Refugee Rights Turkey



Explanatory Note on Available Statistical Data on Asylum in Turkey

The compilation presented above is based on publicly available statistical data from DGMM and AFAD, as well as statistical data obtained by Refugee Rights Turkey from DGMM and UNHCR Turkey, some of which are not publicly available at this time.

It will appear from the overview that statistical data indicating the functioning of a number of key components of Turkey’s asylum system is to date not publicly available, mainly for reasons having to do with the fact DGMM is a very recently established agency still in the process of establishing full command on the asylum case load. The newly operational Provincial DGMM Directorates have so far issued a relatively modest number of status decisions, whether positive or negative, and instead targeted resources on registration of both “international protection” applicants and “temporary protection” beneficiaries. To date, DGMM has not communicated externally any statistics on either the agency’s asylum processing activities or the dispersal of the registered “international protection” applicants by province.

According to DGMM, as of 8 December 2015, a total of 134,140 persons were registered within the framework of the “international protection” procedure, the vast majority of which are applicants rather than status holders, since to date very small number of positive status decisions were issued by the agency. In addition, as explained in the International Protection chapter below, some Iraqi refugees stay in Turkey on the basis of a “humanitarian residence permit” as per Article 46 of the Law on Foreigners and International Protection (LFIP). They would therefore not be reflected in the “international protection” caseload of DGMM.1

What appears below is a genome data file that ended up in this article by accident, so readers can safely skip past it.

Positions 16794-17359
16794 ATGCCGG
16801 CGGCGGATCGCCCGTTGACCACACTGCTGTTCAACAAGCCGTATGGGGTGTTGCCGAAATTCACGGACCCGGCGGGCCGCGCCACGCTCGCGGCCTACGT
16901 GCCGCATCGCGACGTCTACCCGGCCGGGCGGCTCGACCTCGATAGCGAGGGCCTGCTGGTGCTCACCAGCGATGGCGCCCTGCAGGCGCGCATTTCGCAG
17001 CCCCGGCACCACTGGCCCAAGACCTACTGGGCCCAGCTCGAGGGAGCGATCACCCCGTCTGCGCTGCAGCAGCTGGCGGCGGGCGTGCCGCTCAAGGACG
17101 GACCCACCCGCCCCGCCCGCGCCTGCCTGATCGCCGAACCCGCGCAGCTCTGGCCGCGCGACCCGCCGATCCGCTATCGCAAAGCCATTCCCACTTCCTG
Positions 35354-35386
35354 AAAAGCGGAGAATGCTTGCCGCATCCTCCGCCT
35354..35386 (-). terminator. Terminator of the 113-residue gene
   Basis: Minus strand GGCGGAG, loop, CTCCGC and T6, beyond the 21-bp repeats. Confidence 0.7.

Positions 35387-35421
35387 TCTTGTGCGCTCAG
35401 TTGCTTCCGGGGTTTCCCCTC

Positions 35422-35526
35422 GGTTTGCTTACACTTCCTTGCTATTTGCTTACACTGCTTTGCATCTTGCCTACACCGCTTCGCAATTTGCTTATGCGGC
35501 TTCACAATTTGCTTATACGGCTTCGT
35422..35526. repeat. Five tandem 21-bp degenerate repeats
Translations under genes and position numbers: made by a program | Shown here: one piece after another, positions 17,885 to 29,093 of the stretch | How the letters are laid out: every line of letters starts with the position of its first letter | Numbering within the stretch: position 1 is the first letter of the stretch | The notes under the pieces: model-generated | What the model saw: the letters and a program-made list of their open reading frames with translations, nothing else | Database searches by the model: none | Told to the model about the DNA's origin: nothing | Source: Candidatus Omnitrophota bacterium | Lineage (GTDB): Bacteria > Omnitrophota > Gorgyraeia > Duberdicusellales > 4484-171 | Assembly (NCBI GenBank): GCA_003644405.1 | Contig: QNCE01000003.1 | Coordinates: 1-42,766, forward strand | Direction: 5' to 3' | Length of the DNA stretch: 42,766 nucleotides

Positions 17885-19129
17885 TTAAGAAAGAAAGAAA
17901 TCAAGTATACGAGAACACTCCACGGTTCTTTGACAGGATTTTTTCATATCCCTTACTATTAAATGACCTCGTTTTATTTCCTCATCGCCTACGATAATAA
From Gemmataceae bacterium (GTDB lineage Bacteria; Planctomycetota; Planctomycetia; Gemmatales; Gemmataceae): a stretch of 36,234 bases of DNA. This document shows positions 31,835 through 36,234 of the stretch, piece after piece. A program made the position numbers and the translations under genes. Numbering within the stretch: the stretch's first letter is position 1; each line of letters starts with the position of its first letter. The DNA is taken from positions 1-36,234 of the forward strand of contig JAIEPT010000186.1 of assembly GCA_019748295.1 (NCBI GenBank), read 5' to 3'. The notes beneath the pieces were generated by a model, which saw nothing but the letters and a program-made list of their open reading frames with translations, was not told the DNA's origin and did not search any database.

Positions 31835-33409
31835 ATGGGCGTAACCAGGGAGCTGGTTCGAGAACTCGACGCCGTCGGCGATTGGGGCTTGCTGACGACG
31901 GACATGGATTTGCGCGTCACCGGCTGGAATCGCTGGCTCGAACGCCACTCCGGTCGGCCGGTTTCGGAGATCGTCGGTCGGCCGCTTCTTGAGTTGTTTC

On the other hand, as explained in the following General Introduction section, persons subject to Turkey’s new “international protection” procedure also register with UNHCR Turkey, which continues to carry out refugee status determination (RSD) activities, ‘in tandem’ with the DGMM procedure, but on the basis of UNHCR’s own mandate.

As explained in the General Introduction section below, the legal significance of UNHCR’s refugee status determination (RSD) decisions under Turkish law is vague and the relationship between the DGMM “international protection” procedure and UNHCR Turkey Mandate RSD procedure is yet to be redefined in the framework of the LFIP. It is anticipated that in the near future the DGMM will gradually assert its authority as the sole decision maker in asylum applications in Turkey.

Against this backdrop, the statistical overview above presents data on UNHCR Turkey’s current RSD caseload as well as Mandate RSD status decisions issued by UNHCR in 2015, in addition to data on UNHCR-mediated resettlement from Turkey, which serves both refugees from Syria under “temporary protection” and non-Syrian nationalities subject to the new “international protection” procedure.

The total number of persons registered with UNHCR Turkey as of 31 October 2015 was listed as 235,901. For comparison, as mentioned above, the number of persons registered with DGMM within the framework of “international protection” procedure was listed as 134,140 as of 8 December 2015.